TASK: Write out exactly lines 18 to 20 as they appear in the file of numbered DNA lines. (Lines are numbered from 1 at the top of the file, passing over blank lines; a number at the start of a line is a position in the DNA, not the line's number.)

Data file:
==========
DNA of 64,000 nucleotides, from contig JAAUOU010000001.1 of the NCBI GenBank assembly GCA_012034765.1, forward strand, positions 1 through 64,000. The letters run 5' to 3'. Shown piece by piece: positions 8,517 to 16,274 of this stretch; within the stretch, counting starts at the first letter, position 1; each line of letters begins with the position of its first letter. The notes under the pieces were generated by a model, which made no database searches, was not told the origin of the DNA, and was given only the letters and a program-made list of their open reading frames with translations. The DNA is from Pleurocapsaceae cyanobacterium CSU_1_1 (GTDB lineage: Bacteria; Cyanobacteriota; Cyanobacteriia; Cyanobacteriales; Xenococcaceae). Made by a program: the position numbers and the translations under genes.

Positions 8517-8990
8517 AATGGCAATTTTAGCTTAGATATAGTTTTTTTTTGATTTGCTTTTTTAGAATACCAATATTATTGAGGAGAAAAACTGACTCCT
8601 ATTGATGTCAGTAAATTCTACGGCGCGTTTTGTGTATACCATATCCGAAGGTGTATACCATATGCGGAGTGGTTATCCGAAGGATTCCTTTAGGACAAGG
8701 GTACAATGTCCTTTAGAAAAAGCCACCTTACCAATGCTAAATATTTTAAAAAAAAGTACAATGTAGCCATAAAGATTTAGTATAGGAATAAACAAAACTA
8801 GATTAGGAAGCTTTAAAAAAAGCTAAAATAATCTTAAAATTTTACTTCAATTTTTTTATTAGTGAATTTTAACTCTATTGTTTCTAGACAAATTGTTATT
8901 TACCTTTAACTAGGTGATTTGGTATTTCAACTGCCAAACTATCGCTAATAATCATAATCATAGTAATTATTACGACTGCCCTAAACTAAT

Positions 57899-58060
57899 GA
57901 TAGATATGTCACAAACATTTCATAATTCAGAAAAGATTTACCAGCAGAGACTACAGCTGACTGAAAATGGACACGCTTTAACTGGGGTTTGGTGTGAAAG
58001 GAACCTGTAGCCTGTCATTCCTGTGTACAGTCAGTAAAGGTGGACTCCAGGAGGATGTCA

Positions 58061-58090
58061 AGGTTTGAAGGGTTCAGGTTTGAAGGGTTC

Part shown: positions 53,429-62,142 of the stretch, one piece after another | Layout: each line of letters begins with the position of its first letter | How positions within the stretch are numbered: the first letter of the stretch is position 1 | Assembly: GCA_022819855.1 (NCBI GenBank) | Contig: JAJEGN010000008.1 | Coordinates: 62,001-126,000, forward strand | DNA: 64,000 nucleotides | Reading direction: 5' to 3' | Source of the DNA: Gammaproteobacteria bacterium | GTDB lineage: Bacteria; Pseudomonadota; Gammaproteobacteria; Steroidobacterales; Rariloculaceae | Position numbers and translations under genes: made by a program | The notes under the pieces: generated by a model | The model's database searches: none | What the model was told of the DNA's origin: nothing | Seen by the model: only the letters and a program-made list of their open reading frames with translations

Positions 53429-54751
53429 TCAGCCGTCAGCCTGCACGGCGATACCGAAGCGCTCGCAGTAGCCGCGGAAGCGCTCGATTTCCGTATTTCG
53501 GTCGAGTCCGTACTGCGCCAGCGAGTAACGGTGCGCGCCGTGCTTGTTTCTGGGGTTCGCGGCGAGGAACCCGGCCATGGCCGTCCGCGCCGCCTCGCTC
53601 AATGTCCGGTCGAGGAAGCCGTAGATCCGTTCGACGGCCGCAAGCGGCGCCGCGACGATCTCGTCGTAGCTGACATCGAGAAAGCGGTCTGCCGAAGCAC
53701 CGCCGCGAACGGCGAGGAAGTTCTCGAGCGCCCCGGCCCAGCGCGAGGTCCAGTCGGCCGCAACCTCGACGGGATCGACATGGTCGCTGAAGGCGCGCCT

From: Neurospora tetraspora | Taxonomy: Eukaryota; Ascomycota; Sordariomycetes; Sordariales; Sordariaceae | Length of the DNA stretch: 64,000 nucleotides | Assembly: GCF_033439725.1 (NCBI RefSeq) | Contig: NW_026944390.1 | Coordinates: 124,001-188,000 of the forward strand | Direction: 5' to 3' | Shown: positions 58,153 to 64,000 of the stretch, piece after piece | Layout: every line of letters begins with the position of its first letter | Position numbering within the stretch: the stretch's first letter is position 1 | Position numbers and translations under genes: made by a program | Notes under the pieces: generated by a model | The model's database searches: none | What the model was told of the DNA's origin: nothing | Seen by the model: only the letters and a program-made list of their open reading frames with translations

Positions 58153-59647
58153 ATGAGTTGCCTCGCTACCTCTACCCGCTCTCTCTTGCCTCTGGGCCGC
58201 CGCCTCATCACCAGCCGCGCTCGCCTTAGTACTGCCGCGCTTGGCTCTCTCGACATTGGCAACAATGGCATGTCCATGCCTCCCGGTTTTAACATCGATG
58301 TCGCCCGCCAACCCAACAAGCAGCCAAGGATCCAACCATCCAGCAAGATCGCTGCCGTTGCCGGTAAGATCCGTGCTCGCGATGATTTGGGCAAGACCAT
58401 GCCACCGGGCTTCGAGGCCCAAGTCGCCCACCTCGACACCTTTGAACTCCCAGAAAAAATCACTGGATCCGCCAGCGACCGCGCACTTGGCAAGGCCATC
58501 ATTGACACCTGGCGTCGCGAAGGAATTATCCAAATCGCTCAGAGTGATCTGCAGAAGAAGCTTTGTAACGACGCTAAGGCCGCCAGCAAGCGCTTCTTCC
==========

53601 AATGTCCGGTCGAGGAAGCCGTAGATCCGTTCGACGGCCGCAAGCGGCGCCGCGACGATCTCGTCGTAGCTGACATCGAGAAAGCGGTCTGCCGAAGCAC
53701 CGCCGCGAACGGCGAGGAAGTTCTCGAGCGCCCCGGCCCAGCGCGAGGTCCAGTCGGCCGCAACCTCGACGGGATCGACATGGTCGCTGAAGGCGCGCCT

From: Neurospora tetraspora | Taxonomy: Eukaryota; Ascomycota; Sordariomycetes; Sordariales; Sordariaceae | Length of the DNA stretch: 64,000 nucleotides | Assembly: GCF_033439725.1 (NCBI RefSeq) | Contig: NW_026944390.1 | Coordinates: 124,001-188,000 of the forward strand | Direction: 5' to 3' | Shown: positions 58,153 to 64,000 of the stretch, piece after piece | Layout: every line of letters begins with the position of its first letter | Position numbering within the stretch: the stretch's first letter is position 1 | Position numbers and translations under genes: made by a program | Notes under the pieces: generated by a model | The model's database searches: none | What the model was told of the DNA's origin: nothing | Seen by the model: only the letters and a program-made list of their open reading frames with translations